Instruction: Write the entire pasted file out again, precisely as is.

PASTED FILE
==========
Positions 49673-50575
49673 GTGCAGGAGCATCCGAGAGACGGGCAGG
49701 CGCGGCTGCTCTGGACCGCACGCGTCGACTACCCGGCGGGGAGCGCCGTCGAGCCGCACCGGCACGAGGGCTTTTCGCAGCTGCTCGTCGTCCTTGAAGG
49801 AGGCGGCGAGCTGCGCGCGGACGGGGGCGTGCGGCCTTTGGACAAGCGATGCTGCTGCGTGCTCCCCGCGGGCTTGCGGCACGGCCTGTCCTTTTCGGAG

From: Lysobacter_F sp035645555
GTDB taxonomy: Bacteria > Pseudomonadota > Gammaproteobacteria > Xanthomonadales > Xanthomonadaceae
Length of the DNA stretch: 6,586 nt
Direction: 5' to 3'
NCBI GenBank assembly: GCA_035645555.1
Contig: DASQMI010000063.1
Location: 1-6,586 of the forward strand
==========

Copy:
Positions 49673-50575
49673 GTGCAGGAGCATCCGAGAGACGGGCAGG
49701 CGCGGCTGCTCTGGACCGCACGCGTCGACTACCCGGCGGGGAGCGCCGTCGAGCCGCACCGGCACGAGGGCTTTTCGCAGCTGCTCGTCGTCCTTGAAGG
49801 AGGCGGCGAGCTGCGCGCGGACGGGGGCGTGCGGCCTTTGGACAAGCGATGCTGCTGCGTGCTCCCCGCGGGCTTGCGGCACGGCCTGTCCTTTTCGGAG

From: Lysobacter_F sp035645555
GTDB taxonomy: Bacteria > Pseudomonadota > Gammaproteobacteria > Xanthomonadales > Xanthomonadaceae
Length of the DNA stretch: 6,586 nt
Direction: 5' to 3'
NCBI GenBank assembly: GCA_035645555.1
Contig: DASQMI010000063.1
Location: 1-6,586 of the forward strand